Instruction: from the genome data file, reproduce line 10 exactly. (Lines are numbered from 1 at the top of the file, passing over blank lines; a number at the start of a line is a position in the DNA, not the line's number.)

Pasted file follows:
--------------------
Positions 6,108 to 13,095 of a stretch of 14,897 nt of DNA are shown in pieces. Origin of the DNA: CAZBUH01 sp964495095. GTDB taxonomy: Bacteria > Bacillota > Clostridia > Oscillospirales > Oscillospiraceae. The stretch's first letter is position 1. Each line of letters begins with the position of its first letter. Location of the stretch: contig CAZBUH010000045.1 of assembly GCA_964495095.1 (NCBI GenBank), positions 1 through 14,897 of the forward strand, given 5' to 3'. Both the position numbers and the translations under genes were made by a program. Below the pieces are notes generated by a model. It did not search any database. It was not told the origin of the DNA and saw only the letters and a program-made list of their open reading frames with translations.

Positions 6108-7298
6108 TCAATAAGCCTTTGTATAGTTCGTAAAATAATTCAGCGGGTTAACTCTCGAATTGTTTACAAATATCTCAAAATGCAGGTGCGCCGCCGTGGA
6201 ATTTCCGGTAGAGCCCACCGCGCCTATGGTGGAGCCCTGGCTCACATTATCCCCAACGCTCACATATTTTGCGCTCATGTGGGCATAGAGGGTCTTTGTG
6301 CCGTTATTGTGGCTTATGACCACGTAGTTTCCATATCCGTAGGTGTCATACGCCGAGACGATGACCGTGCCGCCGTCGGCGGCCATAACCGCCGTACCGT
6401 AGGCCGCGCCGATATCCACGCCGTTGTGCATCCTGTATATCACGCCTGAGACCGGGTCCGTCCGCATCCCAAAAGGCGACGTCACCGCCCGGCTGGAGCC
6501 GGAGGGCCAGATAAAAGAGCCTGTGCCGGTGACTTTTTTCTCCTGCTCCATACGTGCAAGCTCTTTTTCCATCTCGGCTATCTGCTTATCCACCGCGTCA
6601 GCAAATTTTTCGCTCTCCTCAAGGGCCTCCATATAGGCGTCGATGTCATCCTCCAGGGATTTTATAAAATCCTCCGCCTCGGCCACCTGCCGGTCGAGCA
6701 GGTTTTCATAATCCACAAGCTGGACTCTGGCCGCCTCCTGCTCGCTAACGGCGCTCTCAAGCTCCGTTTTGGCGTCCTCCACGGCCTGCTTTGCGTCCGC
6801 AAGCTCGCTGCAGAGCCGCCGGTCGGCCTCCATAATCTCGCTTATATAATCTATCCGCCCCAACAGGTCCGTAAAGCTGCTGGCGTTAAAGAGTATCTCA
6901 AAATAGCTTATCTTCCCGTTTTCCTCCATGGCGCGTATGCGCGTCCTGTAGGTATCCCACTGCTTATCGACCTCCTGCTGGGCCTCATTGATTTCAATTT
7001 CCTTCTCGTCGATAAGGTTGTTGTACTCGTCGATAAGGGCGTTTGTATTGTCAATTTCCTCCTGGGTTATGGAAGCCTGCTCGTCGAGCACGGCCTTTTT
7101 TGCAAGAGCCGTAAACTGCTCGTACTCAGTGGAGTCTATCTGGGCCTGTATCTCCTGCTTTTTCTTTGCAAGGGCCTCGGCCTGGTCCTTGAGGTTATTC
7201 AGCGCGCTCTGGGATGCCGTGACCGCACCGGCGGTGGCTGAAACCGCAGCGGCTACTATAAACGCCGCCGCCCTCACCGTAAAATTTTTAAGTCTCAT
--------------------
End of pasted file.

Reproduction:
6801 AAGCTCGCTGCAGAGCCGCCGGTCGGCCTCCATAATCTCGCTTATATAATCTATCCGCCCCAACAGGTCCGTAAAGCTGCTGGCGTTAAAGAGTATCTCA